Windjammers (known in Japan as Flying Power Disc) is an action sports game developed and released by Data East for arcades (running Neo Geo MVS hardware) on February 17, 1994.
A unique sport based on a combination of air hockey and tennis, Windjammers has two players facing off on a court (with a low net in the middle), attempting to throw a singular throwing disc past each other into designated goal zones while preventing the other player from doing the same. Players pick characters from different nationalities, each with unique stats and special abilities.
The game was subsequently released for the Neo Geo AES on April 8, 1994 and ported to the Neo Geo CD on January 20, 1995. It was later digitally re-released for the Wii (via Virtual Console) exclusively in Japan by D4 on June 22, 2010 (and was de-listed early on December 24, 2013 due to licensing issues). An enhanced online-supported port was digitally released (via PlayStation Network) for the PlayStation 4 and PlayStation Vita by DotEmu on August 29, 2017.
Windjammers is noted for its popularity among the Giant Bomb staff (especially Jeff) and the community since 2013, when it was played on camera at times (including numerous times on the Extra Life 2013 charity stream). Modern clones of the game (including some community GB-themed indie games) have been made since then, most notably Disc Jam, Power Disc Slam, and Gyrodisc: Super League.
There are two basic moves: a regular throw and a lob. By using quarter-circle and half-circle movements, you can also add effect to the throw such as curves and banks. To catch difficult discs, you can slide to move more quickly. Slides have a recovery time to them, so sliding the wrong way is very risky.
Each player has a powerful signature throw. To execute these special moves you must stand where a lobbed or popped-up disc is going to land and power up your throw by mashing or holding the throw button. A player can pop-up a disc by hitting the catch button at the correct time. These moves can be countered but if received too far back they will knock an opponent into the goal. Slower characters are less prone to being knocked back.
There are six characters to choose from, with specific abilities and their own court fit for their skills. A single game consists of short sets of thirty seconds or the first person to score 15 or more points. The games are finished by the first person to get to two wins. If there is a tie at 2-2 via tied set then a sudden death round will be played to find the winner.
In the console version two mini-games are included in-between levels: Dog Distance, a platforming fetch game with a dog and Flying Disc Bowling.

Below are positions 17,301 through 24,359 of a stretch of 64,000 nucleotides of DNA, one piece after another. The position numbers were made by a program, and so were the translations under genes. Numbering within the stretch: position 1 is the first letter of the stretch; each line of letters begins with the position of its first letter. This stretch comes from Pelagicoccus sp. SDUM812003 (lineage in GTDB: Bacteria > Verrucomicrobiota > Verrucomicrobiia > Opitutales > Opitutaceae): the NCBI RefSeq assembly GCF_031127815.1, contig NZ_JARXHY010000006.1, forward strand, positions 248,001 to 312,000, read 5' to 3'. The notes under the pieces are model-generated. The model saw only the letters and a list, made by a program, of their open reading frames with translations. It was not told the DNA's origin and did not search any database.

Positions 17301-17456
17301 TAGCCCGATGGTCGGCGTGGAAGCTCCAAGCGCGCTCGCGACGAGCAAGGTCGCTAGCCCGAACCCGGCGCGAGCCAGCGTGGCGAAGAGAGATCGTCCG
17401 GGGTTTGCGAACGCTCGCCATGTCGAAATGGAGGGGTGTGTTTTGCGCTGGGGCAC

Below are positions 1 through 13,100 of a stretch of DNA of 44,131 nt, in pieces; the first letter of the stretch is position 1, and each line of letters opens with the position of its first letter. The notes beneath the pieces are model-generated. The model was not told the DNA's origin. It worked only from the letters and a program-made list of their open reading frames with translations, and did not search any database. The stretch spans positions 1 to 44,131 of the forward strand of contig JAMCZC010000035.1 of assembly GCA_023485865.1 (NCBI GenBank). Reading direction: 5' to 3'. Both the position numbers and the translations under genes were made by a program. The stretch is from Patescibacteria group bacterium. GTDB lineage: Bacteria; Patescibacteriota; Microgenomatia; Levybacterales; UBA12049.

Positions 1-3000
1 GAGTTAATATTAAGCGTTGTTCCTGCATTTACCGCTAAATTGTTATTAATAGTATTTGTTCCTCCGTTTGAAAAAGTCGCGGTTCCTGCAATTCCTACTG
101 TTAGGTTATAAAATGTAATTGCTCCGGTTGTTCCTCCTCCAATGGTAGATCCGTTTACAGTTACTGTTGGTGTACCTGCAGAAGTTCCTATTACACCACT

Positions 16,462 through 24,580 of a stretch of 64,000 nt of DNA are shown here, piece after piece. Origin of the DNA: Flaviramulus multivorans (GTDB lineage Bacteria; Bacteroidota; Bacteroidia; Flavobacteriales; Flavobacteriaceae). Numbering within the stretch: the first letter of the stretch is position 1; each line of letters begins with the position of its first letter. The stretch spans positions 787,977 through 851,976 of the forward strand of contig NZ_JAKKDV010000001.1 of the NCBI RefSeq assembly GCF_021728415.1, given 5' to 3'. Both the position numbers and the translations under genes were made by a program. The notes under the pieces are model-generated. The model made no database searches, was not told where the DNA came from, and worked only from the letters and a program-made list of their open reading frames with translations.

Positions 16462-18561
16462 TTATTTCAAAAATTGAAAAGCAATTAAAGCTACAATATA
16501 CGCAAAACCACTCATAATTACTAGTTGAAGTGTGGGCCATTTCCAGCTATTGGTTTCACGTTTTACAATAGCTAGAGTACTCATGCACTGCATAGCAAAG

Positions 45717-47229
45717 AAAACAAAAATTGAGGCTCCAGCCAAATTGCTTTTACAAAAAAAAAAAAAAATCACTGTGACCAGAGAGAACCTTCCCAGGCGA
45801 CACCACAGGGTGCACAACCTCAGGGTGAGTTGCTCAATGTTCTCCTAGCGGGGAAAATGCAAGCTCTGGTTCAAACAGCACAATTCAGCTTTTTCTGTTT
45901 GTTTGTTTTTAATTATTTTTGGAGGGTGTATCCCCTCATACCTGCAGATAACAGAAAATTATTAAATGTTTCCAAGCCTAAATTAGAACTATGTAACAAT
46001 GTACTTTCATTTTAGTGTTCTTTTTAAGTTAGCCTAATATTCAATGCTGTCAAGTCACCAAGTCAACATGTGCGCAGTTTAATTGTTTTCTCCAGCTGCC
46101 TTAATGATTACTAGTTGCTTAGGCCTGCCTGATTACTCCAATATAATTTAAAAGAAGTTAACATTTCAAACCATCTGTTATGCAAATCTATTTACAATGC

All stages, with the exception of Tiled and Concrete, have a five-point zone in the center of each goal, with three-point zones at the edges.
- Beach - Small court.
- Lawn - Large court.
- Tiled - Small court. 3-point and 5-point zones are reversed (with smaller 5-point zones).
- Concrete - Large court. 3-point and 5-point zones are reversed (with smaller 5-point zones). Barriers near the walls that bounce discs at odd angles.
- Clay - Large court. Barriers near the middle that bounce discs at odd angles.
- Stadium - Large court. 5-point zone for each player starts very small, grows outward each time that player scores consecutive points (and shrinks back down once the other player scores).
There are six characters to choose from, each with unique stats and a special move with two variants. Each character represents a different nationality and speaks in the language of their respective country.
In the Japanese version, Beeho Yoo is changed to Steve Miller from the United Kingdom. While Steve looks & plays the same, he is given a new English voice-over. In the 2017 re-release, Steve Miller is used rather than Beeho Yoo.
Intellectual Property Rights
Following the bankruptcy of Data East in 2003 it is unclear who exactly obtained the intellectual rights to the game. While many of Data East's properties are documented as being sold to G-mode, Inc. however a significant number of Data East's asset went to Paon Corporation, Ltd. which was composed of several members of Data East's staff. Another company also obtained several of Data East's assets however, D4 Enterprise, Inc., who released the game alongside many other Neo Geo games on the Japanese Wii virtual console on June 2010. The game was later delisted from the virtual console service on December 2013, suggesting that the virtual console release was only a temporary license by D4 Enterprise, Inc. which expired resulting in the delisting. This suggests that D4 Enterprise, Inc. are not the property owners of the game. In March 2015, Paon merged with DP Inc. to form Paon DP Inc and so if Paon are the rights holders then one could assume it transferred over with this merger.